Just like every other manufacturer, Mazda spent a lot of time in ensuring that its cars were comfortable to drive, felt good, had all the latest safety tech and were easy on the eye.

But Mazda took it a step further by incorporating a tech that no other SUV in its category has, called the Mazda G-Vectoring Control Plus, or otherwise known as GVC Plus.

This simple but brilliant tech works by regulating engine torque and braking to provide effortless and seamless control over the car.

GVC Plus is basically a software algorithm that works by tying together the power steering control computer and the engine control computer.

Through super-fast calculations that is beyond what humans can feel, the software reduces engine power when the driver starts to turn the steering wheel during the entry of a corner.

This then moves the weight of the car forward very quickly and forces the front tyres to respond to the driver’s input more directly, making the car feel more obliging and consistent with minimal steering movement.

But that is only part of the story. The GVC Plus feature also works during the exit of a corner. To do this, the system applies a tiny amount of brake pressure to the outside front tyre of the car. So, if the car is turning left, very little brake pressure is applied to the front right tyre of the car. This helps to straighten the car during exit, which inadvertently makes the car feel more agile during entry and exit.

This also means that passengers get a more comfortable ride quality because the driver drives more smoothly and makes fewer steering inputs. Mazda says this also helps with reducing fatigue as the driver does not have to work the steering wheel as much.

This is all part of Mazda’s Jinba-Ittai concept, which translates to horse and rider as one. In this context, it basically means that driving Mazda cars should feel completely natural and intuitive where the car responds to the driver as it if was part of our own body.

The feeling that you ultimately get when you are behind the wheel of a Mazda is different from any other Japanese SUV. You don’t expect the Mazda to feel so good and effortless. The naturally-aspirated engine has a metallic rasp to it that frankly, sounds really good, better in fact than the whooshing sound of its turbocharged sibling. And this sometimes coxes you to get on the accelerator pedal just to indulge in that sound.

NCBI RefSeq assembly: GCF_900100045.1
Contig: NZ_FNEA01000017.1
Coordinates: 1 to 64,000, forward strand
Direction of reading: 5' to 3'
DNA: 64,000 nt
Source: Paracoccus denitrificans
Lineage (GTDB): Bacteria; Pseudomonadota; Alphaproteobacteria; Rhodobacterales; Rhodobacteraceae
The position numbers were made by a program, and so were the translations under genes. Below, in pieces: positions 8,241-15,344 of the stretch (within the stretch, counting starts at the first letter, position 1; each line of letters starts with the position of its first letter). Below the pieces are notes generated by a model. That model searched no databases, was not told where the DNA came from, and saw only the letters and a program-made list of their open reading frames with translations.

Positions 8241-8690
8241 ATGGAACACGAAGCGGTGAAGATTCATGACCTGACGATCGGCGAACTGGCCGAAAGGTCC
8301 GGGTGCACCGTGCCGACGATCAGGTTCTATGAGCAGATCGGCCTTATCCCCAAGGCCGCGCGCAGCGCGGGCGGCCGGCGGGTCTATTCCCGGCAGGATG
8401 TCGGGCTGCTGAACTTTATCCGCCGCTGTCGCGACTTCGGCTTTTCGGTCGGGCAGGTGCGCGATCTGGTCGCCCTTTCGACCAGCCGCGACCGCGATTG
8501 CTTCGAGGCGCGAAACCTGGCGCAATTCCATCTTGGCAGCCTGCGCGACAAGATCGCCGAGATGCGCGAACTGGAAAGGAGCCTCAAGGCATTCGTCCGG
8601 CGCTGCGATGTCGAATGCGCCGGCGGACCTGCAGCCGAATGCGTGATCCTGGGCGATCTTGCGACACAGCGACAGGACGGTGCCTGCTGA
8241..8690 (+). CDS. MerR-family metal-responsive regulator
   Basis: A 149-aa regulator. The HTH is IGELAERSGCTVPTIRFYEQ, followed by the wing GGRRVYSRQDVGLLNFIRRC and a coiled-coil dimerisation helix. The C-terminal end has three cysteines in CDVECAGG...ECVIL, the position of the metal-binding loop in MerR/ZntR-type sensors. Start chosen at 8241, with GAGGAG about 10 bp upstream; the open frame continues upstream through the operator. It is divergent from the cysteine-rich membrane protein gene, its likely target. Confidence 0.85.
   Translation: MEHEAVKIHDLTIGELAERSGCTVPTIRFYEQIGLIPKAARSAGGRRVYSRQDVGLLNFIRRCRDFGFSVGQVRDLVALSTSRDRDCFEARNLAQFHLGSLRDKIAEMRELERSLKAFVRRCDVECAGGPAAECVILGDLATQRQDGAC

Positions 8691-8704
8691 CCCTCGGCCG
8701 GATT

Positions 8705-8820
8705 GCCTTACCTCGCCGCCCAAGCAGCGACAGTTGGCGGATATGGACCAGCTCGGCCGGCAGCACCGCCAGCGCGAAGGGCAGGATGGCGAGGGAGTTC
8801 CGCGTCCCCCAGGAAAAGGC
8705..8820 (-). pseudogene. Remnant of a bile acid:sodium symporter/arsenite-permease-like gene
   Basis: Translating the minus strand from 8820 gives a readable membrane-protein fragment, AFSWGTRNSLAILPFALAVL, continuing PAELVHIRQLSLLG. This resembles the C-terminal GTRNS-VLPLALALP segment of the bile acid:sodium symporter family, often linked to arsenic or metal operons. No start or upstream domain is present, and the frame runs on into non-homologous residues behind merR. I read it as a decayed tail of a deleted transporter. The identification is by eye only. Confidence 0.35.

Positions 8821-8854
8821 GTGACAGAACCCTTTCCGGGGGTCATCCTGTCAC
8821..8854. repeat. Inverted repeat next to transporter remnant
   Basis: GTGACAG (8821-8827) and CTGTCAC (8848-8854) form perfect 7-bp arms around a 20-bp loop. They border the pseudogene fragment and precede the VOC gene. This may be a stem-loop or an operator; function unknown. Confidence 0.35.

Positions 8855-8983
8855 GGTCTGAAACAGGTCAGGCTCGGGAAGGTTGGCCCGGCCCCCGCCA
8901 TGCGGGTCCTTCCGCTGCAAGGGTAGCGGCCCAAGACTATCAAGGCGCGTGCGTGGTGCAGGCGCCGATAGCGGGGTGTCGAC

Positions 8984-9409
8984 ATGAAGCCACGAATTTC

And if you are into tech, the new CX-5 might impress you again with the newly added adaptive cruise control and adaptive front-lighting system that automatically illuminates dark areas and sign boards. That is not to mention the armada of safety tech that includes an impressive ADAS suite.

This then brings us back to the original question then, what do people mean when they say that a car is nice? Nice is undeniably subjective and what is nice to one person may not be so for another, but the next time someone says that a Mazda CX-5 is nice to drive, believe them.

Engine: 2.5-litre, naturally-aspirated, four-cylinder, 16-valve, DOHC
Power: 192hp @ 6000rpm
Torque: 420Nm @ 2000rpm
Transmission: SKYACTIV DRIVE 6 speed automatic with manual paddle shifters
Suspension: MacPherson Struts (Front) Multi-link (Rear)
Price (as tested): RM178,260.40 (On the road without insurance with Premium paint)

We like: Driving experience, efficiency, comfort
We don’t like: Can feel small after a while

A car stirs the soul, a motorbike is the soul. Keshy has been a motoring journalist for over a decade and has written for and founded a number of Malaysian motoring titles including Piston.my, Bikesrepulic.com, Motomalaya.net and other mass media titles.